Like many specialist volumes, the presentation of finds in VVP 10 bears an unevenness that reflects the individualized conventions of analysis and the goals of different contributors. The chapters have some things in common, of course: each typically begins with an introduction that frames its content and ends with a catalogue of objects from different survey sites, while its main content addresses questions surrounding regional wares (or object types) and their distribution; the meaning underlying the presence or absence of artifact classes; and apparent relationships with other sites in the region, island, and Mediterranean. Nonetheless, content, approach, and description vary widely. Discussions of spatial patterns and quantitative data are uneven, for example, with some essays embracing quantification and statistical analysis (e.g., McCartney’s study of prehistoric lithics, 217–243, or Horowitz’s computation of EBA–MBA sherd counts by wares, 34–35) and others eschewing it (e.g., South’s study of LBA pottery, 71). The presentation of artifacts from chapter to chapter and the catalogues themselves vary in their approach, emphasis, thoroughness, and descriptive detail.

These differences in the essays are understandable considering the individualized framework for presentation, but in the absence of signposting and interchapter references, the volume as a whole lacks integration. A summary introduction of methods and collection procedures (e.g., judgment sampling), their impact on the character of assemblages and catalogues presented, and an historical overview of the work of analysis would greatly assist readers in assessing the significance of the published collections of artifacts. Indeed, the relationship between the objects selected for presentation in the catalogue and the kinds, quantities, and distribution of artifacts observed on the surface of the landscape is opaque and invites further explanation. The absence of a concluding chapter likewise leaves readers with the burden of piecing together consistent elements in the diachronic history of the territory, such as regional connectedness, frequent reuse of sites, and continuing land use and settlement. In the end, the volume never becomes greater than the sum of its parts; it remains a specialist collection written for informed experts on different material classes. Readers will need to juxtapose VVP 9 and VVP 12 with this new publication to arrive at a coherent synthesis of the patterns of survey evidence produced by its methods.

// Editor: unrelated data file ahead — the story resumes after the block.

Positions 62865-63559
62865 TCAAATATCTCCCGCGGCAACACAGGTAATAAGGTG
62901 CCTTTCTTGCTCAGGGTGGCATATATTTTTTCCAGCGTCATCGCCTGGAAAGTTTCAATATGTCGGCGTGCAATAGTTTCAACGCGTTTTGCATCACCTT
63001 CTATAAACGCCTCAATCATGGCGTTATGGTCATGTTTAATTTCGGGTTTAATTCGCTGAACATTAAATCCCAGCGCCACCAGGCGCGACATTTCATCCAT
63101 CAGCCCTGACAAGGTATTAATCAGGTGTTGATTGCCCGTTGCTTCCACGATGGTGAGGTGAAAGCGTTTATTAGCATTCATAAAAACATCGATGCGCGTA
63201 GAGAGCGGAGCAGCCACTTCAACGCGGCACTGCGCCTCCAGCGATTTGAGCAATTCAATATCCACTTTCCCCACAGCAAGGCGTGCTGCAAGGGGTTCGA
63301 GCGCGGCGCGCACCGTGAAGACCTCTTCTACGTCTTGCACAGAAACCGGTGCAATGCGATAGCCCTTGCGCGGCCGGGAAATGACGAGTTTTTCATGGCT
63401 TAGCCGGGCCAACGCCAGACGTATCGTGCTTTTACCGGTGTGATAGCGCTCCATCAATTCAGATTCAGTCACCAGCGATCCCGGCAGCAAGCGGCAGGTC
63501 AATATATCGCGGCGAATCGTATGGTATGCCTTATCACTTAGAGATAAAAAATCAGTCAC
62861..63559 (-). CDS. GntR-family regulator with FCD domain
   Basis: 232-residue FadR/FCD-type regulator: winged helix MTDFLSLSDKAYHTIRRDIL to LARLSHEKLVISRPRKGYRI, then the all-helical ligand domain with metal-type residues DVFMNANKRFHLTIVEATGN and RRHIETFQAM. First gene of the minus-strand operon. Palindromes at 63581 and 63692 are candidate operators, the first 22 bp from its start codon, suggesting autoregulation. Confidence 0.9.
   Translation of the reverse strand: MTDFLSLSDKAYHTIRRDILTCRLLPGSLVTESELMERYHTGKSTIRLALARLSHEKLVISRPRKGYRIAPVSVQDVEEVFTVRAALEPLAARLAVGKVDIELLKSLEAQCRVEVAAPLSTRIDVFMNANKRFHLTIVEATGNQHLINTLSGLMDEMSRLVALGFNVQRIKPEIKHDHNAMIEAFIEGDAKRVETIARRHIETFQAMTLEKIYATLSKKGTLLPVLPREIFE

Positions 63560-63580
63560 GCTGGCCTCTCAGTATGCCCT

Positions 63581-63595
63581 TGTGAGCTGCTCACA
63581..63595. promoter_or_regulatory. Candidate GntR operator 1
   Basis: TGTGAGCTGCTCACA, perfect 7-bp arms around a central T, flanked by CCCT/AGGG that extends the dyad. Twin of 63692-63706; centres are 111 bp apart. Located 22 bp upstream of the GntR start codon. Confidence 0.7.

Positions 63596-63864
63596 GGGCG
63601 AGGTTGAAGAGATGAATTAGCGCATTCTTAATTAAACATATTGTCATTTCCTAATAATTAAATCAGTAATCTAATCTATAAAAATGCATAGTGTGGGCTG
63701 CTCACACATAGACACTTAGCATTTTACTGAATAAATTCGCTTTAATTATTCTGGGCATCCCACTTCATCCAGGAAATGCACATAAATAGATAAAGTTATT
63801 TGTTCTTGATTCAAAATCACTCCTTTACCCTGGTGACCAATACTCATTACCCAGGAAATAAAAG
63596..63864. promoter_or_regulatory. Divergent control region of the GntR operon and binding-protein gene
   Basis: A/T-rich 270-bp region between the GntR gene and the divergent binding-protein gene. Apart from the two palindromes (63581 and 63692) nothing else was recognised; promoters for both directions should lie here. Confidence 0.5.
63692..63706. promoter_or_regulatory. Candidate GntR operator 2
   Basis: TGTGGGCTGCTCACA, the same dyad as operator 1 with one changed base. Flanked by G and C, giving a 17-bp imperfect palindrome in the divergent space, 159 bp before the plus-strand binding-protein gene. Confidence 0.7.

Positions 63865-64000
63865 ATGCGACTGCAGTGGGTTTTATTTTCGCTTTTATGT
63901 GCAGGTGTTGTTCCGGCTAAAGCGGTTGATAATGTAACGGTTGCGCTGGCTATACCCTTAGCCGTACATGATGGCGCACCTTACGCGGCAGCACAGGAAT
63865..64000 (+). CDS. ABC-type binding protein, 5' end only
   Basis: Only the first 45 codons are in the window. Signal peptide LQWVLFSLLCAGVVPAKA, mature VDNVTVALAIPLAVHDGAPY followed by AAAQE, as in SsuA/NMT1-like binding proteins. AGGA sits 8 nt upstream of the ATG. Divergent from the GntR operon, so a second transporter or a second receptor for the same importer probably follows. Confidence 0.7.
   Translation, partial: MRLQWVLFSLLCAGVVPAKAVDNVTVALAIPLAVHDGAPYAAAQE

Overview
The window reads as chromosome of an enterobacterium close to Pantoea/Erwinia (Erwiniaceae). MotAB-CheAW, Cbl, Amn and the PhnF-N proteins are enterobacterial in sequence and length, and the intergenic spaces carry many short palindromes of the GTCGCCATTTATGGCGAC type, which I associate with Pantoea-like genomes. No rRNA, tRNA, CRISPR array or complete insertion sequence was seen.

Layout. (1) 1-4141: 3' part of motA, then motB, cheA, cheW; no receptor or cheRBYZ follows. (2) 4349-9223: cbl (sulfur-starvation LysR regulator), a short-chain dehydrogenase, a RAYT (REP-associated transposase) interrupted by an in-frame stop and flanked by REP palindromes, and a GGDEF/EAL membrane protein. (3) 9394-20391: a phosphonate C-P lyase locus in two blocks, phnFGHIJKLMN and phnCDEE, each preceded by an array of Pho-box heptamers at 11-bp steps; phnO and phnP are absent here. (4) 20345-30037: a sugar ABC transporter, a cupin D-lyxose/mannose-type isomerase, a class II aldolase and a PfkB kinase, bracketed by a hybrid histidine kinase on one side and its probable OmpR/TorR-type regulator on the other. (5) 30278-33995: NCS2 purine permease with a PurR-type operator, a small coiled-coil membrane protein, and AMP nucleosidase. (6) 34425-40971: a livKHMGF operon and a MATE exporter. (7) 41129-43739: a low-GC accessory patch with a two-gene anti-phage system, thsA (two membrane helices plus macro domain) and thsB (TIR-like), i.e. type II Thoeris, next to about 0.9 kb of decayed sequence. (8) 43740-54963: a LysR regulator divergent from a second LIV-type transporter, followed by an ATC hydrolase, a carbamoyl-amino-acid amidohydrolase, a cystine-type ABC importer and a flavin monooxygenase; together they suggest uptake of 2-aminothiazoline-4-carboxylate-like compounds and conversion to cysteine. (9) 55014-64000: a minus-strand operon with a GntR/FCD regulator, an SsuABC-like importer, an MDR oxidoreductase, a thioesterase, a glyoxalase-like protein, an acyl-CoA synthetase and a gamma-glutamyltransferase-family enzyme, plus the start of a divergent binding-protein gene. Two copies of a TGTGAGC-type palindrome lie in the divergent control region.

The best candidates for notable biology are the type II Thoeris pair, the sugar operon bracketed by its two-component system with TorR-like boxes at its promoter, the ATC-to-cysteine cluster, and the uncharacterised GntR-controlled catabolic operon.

Nonetheless, VVP 10 provides a treasure trove of analyzed artifacts from the southern coast of Cyprus. The substantial catalogues of ceramics and stone objects, the frequent presentation of the survey finds alongside studies of locally excavated contexts, and the detailed analyses of wares and typologies of specific periods make this publication a valuable resource for all archaeological research on the island.

David K. Pettegrew
Department of History
Messiah College

Book Review of Vasilikos Valley Project 10: The Field Survey of the Vasilikos Valley. Vol. 2, Artefacts Recovered by the Field Survey, edited by Ian A. Todd
Reviewed by David K. Pettegrew
American Journal of Archaeology Vol. 124, No. 2 (April 2020)
Published online
DOI: 10.3764/ajaonline1242.Pettegrew 

Add new comment

Plain text

  • Web page addresses and e-mail addresses turn into links automatically.
  • Lines and paragraphs break automatically.